Collecting is a gas
Several locations around the country claim to be the site of the first dedicated gasoline station (known in their early days as “filling stations”), including St. Louis, MO. It can generally be agreed, however, gas ceased to be sold in general stores around the turn of the century.
Don Sherwood, longtime collector of vintage gas pumps and other related memorabilia, offers as a resource his virtual gas station museum, www.vintagegas.com, which features images of some of the more impressive pieces in Sherwood’s collection. His collection of fuel-related collectibles often referred to as petroliana, also includes oil cans, metal advertising signs, and advertising globes, in addition to gas pumps themselves.
“’I get phone calls and emails all the time from people wanting to know how much their grandfather’s TEXACO pump is worth from 1935,’” Sherwood tells the Automobile Driving Museum. “But, as he describes, it’s difficult to tell because ‘TEXACO never made a pump. Most pumps were painted red by a manufacturer and then labeled by the pump distributor with the brand of gasoline it served. The retailer who purchased the pump may switch gasoline brands over the years, in which case it would be repainted and a new globe would have been installed on top.’”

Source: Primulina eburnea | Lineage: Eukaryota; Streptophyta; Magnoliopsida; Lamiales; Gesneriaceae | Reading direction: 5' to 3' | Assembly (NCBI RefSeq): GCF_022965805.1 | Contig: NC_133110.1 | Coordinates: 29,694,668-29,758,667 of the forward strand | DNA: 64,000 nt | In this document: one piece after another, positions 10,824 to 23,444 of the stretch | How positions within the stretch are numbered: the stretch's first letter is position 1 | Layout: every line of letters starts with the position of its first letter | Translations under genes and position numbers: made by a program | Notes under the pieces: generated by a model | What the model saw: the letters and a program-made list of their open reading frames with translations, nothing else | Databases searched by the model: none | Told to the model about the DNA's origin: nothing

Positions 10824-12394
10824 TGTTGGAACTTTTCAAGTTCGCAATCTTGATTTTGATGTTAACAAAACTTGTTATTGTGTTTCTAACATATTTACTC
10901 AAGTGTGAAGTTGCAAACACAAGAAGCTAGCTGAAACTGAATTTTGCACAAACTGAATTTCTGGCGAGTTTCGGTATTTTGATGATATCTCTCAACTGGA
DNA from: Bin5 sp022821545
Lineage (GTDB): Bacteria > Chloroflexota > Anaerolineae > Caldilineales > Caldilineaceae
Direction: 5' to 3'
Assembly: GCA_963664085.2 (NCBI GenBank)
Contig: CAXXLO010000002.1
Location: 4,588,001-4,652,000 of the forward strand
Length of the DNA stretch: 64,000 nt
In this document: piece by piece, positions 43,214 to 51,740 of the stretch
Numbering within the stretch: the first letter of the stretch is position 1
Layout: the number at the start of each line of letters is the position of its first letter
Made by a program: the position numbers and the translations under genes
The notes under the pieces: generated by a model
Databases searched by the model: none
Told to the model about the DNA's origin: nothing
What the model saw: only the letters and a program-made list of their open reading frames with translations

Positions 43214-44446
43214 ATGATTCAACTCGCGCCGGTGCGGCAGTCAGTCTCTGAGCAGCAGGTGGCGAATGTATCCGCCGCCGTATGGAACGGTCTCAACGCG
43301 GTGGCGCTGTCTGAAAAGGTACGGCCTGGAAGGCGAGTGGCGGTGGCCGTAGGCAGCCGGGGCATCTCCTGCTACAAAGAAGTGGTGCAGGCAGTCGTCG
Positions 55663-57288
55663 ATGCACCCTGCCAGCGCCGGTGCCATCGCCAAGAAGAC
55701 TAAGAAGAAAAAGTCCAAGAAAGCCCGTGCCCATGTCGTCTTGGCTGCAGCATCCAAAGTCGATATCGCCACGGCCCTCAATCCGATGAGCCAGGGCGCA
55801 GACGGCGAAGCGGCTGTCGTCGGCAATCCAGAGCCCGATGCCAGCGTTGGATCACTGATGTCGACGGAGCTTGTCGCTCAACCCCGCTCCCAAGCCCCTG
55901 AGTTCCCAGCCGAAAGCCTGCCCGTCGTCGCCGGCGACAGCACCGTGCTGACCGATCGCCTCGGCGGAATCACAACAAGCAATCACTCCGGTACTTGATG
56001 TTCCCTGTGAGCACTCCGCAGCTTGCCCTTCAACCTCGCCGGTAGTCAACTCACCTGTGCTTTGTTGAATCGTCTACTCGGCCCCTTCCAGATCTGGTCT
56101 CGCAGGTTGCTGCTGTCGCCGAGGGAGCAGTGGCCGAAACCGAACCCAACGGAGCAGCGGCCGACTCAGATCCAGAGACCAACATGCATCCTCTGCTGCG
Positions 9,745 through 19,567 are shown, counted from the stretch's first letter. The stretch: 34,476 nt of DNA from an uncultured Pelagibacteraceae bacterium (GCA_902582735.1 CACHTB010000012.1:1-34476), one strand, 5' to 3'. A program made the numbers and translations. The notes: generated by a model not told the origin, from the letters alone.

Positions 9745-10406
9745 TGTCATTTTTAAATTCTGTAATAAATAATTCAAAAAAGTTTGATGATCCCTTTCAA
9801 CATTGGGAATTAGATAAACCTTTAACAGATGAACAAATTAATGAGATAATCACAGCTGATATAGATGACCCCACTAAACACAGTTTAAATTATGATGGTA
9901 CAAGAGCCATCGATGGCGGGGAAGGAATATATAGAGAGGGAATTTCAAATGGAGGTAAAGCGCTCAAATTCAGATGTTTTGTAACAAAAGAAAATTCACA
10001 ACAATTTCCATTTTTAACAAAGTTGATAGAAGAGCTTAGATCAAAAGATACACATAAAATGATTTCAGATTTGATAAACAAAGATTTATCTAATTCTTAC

“American Pickers” star Mike Wolfe removes a glass globe from atop a vintage gas pump. “Glass gas globes are a killer piece of petroliana history,” Wolfe gushed in advance of a 2019 episode on petroliana and other related collectibles. (Image courtesy of Facebook)
Sherwood says he can’t name his favorite piece in his expansive collection, adding that every pump he owns is unique and a reminder of a simpler time.
“I don’t have a lot of money, but every piece I have I bought because I loved it,” Sherwood told the Automobile Driving Museum. “The hobby is alive and well.”